Supply Forecasting Methods

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Supply Forecasting Methods

Supply forecasting methods are used to estimate the existing number of employees within and outside an organisation. To estimate this existing workforce, an organisation considers various factors such as current resources, future availability and organisational objectives.

Just like demand forecasting methods, there are two types of supply forecasting methods:

  • Quantitative methods
  • Qualitative methods

Quantitative Methods for Supply Forecasting

There are three main quantitative methods to calculate the future availability of human resource in an organisation, as shown in Figure:

Markov Analysis

This method estimates the future supply of workforce in an organisation by using the historical flow rates of workforce. To prepare this historical data, workforce information for a period is collected and analysed. The Markov analysis method helps an organisation to estimate the likelihood of retention, transfer, termination, resignation, promotion and demotion of its employees. It also helps organisations to calculate future workforce flows based on the current data.

An organisation can successfully implement Markov analysis if there are sufficient employees in each job category and their nature of the job remains the same over a period.

Turnover Analysis

This method examines the rate of attrition and its past trends in an organisation. The rate of attrition is analysed by using the information collected from the exit interviews. The rate of labour turnover is calculated from the historical data of each job category, department and division.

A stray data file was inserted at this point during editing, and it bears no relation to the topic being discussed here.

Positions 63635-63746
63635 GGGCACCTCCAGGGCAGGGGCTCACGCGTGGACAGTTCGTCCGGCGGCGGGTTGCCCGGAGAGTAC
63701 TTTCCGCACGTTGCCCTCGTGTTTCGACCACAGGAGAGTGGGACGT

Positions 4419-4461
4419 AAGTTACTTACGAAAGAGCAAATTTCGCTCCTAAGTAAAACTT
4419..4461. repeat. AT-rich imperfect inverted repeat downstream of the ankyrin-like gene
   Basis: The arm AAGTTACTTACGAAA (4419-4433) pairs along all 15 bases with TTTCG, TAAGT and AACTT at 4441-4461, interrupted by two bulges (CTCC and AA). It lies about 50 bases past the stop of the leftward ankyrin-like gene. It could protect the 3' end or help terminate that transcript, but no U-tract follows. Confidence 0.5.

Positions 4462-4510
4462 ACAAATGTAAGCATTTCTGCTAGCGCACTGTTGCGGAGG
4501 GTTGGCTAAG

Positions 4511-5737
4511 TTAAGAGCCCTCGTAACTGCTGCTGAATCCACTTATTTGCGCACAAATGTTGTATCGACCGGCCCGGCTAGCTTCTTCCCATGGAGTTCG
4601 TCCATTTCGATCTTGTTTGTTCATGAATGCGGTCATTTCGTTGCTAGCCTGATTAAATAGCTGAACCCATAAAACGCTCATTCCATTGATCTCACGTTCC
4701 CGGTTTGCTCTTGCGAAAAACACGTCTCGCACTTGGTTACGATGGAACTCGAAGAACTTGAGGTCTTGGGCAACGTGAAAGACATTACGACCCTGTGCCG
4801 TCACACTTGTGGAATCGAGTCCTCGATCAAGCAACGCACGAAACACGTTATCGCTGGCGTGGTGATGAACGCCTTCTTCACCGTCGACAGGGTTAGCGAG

Goal Programming

In this method, an organisation uses its resources properly to accomplish the goals of HR plans. The organisation evaluates the required employment pattern by considering various potential limitations, such as total salary budget and the maximum number of employees to be hired.

Qualitative Methods for Supply Forecasting

Qualitative methods for supply forecasting are used to estimate the short-term future availability of the workforce in an organisation. These methods are also used to enhance the estimations of workforce availability made by using quantitative methods.

Let us discuss these methods in detail.

Skill Inventory

In this method, HR managers evaluate the skills, competencies and career goals of the current employees in an organisation. Table shows an example of a skill inventory:

Name: ABC
Date: 25-09-2014
Employee ID Number: ABC-0072
Department Number: 03
DeveloperSQL, .NET, JAVAProgramming20042005ProgrammerINFY Private Limited
SpecialistSQL, .NET, technical project managementManaging a group of programmers20052007Team LeadCosco Pvt. Ltd.
Project ManagerProject
Managing and coordinating projects20072014Middle ManagerNCP
DegreeSpecialisationPassing YearCourseDateAIMA
2000Bachelor of Engineering2000KSTI Technical Institute
2003Master of
2003KME Institute
Example of a Skill Inventory
NET, SQL , JAVASenior Project ManagerDelhiReading
Microsoft Office and Microsoft ServerProgram ManagerMumbaiTrekking
Employee Signature: ________HRD:_______
Example of a Skill Inventory

Succession Planning

In this method, an organisation identifies the potential of employees; develops their knowledge, skills, and abilities; and promotes them to higher managerial level positions. This method ensures that employees are constantly developed and promoted to fill the needed role, as the organisation expands. There are five main steps in the succession planning process.

Replacement Charts

These charts estimate the workforce availability in each department by using the organisational structure or hierarchy. They list the current jobholders and identify possible replacements, should vacancies occur. Replacement charts are mostly used to anticipate the internal supply of workforce, particularly for managerial positions. Figure 2.9 shows an example of executive replacement chart in an organisation:

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